Since switching labels to Burnside and releasing the excellent "Boom Chang"
back in 2000, Steve James has continued to keep very busy. In addition to
travelling the globe performing, he has also continued to teach people how
to play guitar at workshops and by writing books and articles on the
subject. Fortunately he also found time to record a new album, "Fast
Texas," in October last year.
Anyone unfamiliar with Steve James immediately gets a chance to find out
why he is so highly rated on the opening title track." The first of four
originals, the guitar refrain is played at a speed that makes you marvel at
his dexterity. James' virtuosity extends to several other stringed
instruments too. On Yank Rachell's country style "Texas Tommy" and Texas
Alexander's "Day's Lonesome" he plays mandolin. He also plays guitar-banjo
on the Blind Lemon Jefferson instrumental "Where Shall I Be?"
James handles lead vocals too, with a little help here and there from
Ruthie Foster and Cyd Cassone. In amongst the vocals are a trio of
instrumentals. The first is the excellent original, "Sukey," where James
plays some fine 12-string slide. The second is Eddie Shuler and Hop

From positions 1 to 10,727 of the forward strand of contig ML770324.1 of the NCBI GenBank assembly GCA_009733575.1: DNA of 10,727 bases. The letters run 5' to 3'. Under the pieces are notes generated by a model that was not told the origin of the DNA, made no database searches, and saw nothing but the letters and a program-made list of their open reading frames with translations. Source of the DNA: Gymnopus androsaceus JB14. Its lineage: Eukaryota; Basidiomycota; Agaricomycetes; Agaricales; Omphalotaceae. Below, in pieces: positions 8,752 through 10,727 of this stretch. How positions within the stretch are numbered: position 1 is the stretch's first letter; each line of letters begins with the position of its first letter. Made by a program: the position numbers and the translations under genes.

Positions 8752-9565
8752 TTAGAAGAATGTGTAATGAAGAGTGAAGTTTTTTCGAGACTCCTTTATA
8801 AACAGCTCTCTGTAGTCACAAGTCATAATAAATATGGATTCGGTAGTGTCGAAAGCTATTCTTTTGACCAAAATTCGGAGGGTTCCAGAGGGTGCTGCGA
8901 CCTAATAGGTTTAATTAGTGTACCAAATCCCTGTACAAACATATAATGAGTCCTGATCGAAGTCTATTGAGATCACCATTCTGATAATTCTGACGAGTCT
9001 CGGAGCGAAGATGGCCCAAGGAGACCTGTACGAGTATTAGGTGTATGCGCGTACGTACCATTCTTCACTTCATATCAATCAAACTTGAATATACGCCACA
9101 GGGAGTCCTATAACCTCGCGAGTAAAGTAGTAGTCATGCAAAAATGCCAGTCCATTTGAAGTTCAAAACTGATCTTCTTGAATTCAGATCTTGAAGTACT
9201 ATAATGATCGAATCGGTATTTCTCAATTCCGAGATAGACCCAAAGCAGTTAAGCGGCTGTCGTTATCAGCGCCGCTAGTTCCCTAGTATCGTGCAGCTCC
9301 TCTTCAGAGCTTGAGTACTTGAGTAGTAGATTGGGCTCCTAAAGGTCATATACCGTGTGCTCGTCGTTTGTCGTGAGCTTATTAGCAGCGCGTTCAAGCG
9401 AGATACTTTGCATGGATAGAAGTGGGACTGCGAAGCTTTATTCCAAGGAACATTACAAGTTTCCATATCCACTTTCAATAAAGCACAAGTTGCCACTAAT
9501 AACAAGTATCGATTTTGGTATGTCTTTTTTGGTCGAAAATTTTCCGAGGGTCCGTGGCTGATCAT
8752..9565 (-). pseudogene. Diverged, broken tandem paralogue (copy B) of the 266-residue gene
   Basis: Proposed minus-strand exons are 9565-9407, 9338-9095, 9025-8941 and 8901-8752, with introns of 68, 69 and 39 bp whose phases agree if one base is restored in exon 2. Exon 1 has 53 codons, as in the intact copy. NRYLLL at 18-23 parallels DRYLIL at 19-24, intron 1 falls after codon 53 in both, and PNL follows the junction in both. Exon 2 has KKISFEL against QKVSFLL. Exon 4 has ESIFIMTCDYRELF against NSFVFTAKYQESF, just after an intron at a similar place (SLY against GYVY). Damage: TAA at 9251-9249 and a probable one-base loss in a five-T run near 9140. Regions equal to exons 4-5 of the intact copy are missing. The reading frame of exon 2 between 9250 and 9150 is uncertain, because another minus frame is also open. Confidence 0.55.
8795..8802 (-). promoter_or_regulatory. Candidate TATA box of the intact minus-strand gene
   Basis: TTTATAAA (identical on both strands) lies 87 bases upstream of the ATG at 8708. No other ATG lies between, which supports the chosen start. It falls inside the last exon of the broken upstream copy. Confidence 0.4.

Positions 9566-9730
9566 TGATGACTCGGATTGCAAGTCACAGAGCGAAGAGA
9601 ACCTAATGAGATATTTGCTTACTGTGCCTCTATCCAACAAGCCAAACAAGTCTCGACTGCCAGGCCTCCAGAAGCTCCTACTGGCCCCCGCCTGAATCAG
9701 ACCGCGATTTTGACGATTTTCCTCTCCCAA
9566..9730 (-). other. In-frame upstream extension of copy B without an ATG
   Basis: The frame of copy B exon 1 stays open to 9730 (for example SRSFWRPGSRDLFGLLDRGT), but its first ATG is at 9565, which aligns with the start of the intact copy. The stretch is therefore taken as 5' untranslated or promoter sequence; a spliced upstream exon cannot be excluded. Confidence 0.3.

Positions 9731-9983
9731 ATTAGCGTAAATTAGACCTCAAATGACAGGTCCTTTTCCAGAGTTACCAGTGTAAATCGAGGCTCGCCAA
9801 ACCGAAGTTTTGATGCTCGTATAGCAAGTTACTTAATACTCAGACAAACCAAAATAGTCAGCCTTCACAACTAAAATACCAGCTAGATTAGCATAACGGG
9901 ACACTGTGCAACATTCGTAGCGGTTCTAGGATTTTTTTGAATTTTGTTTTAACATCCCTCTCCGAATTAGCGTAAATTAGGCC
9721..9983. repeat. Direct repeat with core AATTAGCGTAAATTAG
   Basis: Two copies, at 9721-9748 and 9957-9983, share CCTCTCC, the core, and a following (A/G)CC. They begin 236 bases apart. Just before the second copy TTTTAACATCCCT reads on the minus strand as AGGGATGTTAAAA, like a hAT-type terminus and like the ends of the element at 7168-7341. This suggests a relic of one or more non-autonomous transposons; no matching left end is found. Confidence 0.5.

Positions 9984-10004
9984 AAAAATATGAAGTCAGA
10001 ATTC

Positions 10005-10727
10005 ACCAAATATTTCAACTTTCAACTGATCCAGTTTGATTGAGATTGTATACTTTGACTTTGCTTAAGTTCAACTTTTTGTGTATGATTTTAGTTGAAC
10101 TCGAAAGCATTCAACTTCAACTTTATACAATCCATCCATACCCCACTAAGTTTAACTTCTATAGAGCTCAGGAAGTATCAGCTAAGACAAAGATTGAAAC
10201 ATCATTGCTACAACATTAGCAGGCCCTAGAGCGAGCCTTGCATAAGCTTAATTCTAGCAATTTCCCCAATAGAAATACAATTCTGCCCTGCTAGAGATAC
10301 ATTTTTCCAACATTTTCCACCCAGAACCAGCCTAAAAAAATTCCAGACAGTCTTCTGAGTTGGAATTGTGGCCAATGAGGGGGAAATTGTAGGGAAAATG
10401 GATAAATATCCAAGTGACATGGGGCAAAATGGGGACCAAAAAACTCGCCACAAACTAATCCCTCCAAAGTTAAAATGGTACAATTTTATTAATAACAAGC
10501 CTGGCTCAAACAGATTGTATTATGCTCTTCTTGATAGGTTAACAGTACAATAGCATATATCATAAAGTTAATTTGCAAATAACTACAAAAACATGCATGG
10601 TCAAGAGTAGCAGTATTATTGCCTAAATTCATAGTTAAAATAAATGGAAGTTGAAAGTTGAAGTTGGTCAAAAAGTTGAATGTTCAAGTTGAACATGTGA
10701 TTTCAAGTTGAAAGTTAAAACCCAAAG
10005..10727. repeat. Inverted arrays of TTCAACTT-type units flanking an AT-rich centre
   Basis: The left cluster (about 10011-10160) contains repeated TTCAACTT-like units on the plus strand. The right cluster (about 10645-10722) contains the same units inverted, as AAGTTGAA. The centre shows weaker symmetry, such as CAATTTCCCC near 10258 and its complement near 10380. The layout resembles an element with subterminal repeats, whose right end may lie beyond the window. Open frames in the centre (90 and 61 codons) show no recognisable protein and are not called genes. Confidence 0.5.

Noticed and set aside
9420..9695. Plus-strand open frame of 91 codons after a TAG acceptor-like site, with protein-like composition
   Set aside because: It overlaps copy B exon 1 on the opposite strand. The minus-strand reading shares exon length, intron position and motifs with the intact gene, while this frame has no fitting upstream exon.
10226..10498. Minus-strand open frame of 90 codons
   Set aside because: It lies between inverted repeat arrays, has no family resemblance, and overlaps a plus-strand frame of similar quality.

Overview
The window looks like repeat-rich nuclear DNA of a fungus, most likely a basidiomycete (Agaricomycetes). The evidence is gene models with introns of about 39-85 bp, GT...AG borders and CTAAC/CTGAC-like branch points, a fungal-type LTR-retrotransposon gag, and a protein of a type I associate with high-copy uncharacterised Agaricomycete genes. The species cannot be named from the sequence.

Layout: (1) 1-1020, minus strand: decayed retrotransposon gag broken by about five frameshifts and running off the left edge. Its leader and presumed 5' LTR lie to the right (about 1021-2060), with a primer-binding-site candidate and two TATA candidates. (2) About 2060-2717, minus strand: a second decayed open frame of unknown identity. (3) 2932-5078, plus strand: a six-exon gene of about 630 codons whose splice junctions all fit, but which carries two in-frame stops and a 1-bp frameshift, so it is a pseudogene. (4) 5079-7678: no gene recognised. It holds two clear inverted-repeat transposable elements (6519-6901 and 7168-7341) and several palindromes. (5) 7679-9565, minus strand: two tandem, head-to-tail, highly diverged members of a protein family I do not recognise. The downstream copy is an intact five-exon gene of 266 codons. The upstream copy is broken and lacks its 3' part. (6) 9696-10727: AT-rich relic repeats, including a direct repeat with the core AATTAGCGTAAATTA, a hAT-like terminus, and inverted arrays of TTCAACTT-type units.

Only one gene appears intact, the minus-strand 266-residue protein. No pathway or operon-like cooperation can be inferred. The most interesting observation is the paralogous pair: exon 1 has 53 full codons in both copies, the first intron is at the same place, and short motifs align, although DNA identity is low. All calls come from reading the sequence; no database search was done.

Wilson's "Chicken Stuff," another slide based tune. On the last of the
three James delivers an atmospheric instrumental arrangement of Jimmie
Rogers' "Waiting For A Train" accompanied by Cindy Cashdollar on steel guitar.
The theme of card playing troubles is revisited on "Jack O'Diamonds," a
song associated with Mance Lipscombe and Blind Willie Johnson. James
previously developed this theme with "Stack Lee's Blues" on "Boom Chang."
As well as the traditional blues demons of money, gambling, women and
drinking, James also highlights the perils of drugs on a Billy Hughes
(western swing) inspired version of T. J. Arnall's "Cocaine Blues."
The lament "Blues Come To Stay," where James also plays 12-string slide,
stands in sharp contrast to the ensuing, positively chipper "Fisherman's
Reel." The upbeat mood is maintained on Milton Brown's "4 or 5 Times" where
there is a Hawaiian tint to the slide guitar sound. This being the blues,
however, things could not remain upbeat forever, so the mood changes again
for Blind Willie Johnson's "Rain Done Fell On Me." This song is also
reprised in a positively joyous Gospel fashion to close the album in style,
after a Gospel tinged rendition of Little Hat Jones' "Bye Bye Baby Blues."
A new Steve James album is always something worth waiting for. "Fast Texas"
is no exception, and is a worthy successor to "Boom Chang." It shows that
James remains in form as one of the finest acoustic guitarists doing the
rounds. He takes the tradition of the older (mostly Texas based)
guitarists, and extends it, arranging old songs in new ways, and stirring
in several fine new songs to keep the pot boiling. Highly recommended.
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